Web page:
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Innovation requires action

Innovation requires action

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By [email protected] ·
February 05 2016

Innovation requires action

No one should mention the word 'innovation' again unless they are willing to suggest how to put an idea into action.

I have been to enough innovation meetings in my time to come to the conclusion - and state it quite firmly - that no one should mention the word 'innovation' any more unless they are actually going to suggest something innovative, or put that idea into action.

It seems as if the problem and reality of innovation is not a lack of ideas - quite the opposite. There are myriad innovative ideas swirling about the universe right now, the issue seems to be a lack of recognition and imperative to implement them, especially when we're faced with even small amounts of uncertainty[1]. And in the financial advice profession, we're facing more than that at the moment.

What it will take is some independent thinking from thought-leaders within the profession to keep the spark of innovation alive during this challenging period. But it can be done. We already have the great ideas to carry us forward. We just need the guide book on implementing them.

We need only look at the most recent AFA Adviser and Practice of the Year finalists to see truly innovative thinking running through the veins of many of today's leading advice businesses. And it's paying dividends. In fact, of the 12 areas measured during the selection process, eight were scored higher than for the previous year, 2014.

Clearly, the benchmark is rising and it's rising in the areas that fundamentally matter to clients, which will in turn lead to greater conversion rates and greater levels of referrals from clients.

Specifically, what was delivered from these finalists was excellence in the implementation of the basics of the advice process and business protocols that provided clients with really positive experiences.


It can be broken down further in the following five categories:

Innovation in positioning

Now only one business had a definite niche. Everyone else dealt with a wide array of clients but were still able to position their offering as if each of those clients was an 'ideal client'.

They did this by defining the language and analogies they use with clients, and providing functional and easy-to-navigate websites that spell out exactly what it is that they do - or more importantly - how they provide value.

Innovation in execution

Efficiency is the hallmark of all of Australia's leading advice businesses.

Each of the 2015 Adviser and Practice of the Year finalists has a defined process that is mapped. It is built into their CRMs and, where it's seen as an admin function, is outsourced. They have the right people and importantly, the right pay level for the right roles.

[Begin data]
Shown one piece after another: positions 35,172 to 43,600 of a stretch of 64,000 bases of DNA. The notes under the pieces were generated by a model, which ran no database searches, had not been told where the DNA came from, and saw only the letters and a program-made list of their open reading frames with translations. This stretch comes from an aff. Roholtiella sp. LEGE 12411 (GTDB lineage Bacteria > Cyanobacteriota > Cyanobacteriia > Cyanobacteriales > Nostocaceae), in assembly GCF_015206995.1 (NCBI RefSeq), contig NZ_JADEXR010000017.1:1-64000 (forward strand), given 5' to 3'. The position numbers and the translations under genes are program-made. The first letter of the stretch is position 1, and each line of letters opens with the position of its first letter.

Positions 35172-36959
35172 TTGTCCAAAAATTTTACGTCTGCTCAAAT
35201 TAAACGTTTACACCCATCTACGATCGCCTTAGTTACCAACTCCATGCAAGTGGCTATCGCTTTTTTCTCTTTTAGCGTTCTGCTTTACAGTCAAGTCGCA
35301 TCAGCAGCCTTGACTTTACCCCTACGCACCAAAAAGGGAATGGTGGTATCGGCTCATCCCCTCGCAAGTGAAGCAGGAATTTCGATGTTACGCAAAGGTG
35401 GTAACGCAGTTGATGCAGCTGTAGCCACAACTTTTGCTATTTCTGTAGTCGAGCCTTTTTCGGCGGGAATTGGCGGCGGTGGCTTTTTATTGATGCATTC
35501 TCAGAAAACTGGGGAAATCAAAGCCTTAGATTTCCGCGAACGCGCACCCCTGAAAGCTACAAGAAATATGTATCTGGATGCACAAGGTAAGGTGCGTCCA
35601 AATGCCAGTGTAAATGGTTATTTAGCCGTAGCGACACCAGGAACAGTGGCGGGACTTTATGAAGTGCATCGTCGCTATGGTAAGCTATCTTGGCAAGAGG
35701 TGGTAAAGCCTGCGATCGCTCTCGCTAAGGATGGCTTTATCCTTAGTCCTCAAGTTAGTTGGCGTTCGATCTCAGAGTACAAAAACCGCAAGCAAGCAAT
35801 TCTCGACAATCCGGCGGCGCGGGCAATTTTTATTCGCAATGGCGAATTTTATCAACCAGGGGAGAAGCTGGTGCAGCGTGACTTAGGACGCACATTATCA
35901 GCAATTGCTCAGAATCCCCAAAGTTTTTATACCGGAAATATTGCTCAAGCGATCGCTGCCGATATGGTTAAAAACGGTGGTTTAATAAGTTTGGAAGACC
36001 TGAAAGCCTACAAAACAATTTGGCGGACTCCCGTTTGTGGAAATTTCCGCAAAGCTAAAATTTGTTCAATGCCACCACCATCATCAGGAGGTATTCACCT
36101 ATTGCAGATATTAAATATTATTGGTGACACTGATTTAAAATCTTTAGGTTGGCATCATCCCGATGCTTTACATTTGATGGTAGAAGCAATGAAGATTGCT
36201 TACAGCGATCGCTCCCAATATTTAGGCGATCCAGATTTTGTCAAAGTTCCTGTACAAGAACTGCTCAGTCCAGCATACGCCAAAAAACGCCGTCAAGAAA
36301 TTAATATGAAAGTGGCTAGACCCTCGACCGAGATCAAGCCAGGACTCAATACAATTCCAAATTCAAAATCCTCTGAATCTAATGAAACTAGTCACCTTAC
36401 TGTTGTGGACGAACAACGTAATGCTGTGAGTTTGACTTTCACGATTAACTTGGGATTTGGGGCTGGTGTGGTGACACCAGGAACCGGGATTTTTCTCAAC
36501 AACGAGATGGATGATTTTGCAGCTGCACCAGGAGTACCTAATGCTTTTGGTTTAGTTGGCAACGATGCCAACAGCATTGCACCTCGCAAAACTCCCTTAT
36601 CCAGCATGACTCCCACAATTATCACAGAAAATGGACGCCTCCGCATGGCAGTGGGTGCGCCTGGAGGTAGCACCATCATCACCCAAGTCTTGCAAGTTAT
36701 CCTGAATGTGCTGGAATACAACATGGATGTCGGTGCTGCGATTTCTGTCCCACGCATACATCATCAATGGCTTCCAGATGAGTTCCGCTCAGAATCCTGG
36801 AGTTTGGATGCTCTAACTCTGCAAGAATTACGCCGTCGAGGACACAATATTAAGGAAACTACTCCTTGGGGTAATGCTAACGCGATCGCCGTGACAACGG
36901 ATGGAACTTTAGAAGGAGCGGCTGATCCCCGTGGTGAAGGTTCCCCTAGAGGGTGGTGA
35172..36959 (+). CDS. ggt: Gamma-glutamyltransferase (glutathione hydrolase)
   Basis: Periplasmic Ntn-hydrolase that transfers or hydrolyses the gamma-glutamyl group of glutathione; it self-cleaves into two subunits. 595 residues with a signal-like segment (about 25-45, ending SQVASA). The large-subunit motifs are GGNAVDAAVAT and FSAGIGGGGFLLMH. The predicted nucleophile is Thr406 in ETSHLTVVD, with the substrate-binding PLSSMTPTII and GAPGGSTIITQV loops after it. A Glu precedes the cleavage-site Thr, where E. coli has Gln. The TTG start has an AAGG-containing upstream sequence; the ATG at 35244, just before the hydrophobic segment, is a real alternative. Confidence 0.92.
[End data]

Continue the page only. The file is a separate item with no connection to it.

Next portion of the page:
Innovation in responding

Simply, leading advisers ask questions of the clients. They ask regularly what they think and what they want - and implement their feedback.

Innovation in displaying empathy

All of the finalists have invested time in developing their interpersonal skills. Be this through psychology courses, neurolinguistics programming (NLP) or amping up their presentation skills. Furthermore, they all hold a 'getting to know you' process that encourages clients to share relevant or important information.

Innovation in corporate social responsibility

Customer lives and needs continue to change. What's becoming even more important from a client perspective is the social impact of the businesses and brands that they deal with. Australia's leading advisers recognise this and each business has developed a strong "what we stand for" definition. They are all also active in 'giving back' to their communities - big, small, national or local.

These lessons from Australia's leading advisers are crucial to any innovation effort but can be easily implemented by any advice business today by following these simple steps:Determine who your business is and what you stand for;



  • Determine who your business is and what you stand for;



  • Develop your own identity and how to position it; and



  • Don't assume innovation is a one-size-fits-all process. Take the time to determine what is appropriate for you and your business.



In doing so, you will focus your attention on real innovation and accelerate the impact of your efforts because, as we know, in times of change we are given the rare chance to innovate at such a pace that we can leapfrog the competition.

Of course there are challenges ahead, but advisers should see this period as an opportunity to partner with those thought-leaders within the industry and work together to deliver truly innovative product solutions that will set them apart.

[1] Burkus, D, 'Innovation Isn't an Idea Problem', Harvard Business Review, 23 July 2013.


Andy Marshall is the head of sales and strategies for life investments at Zurich Financial Services Australia 



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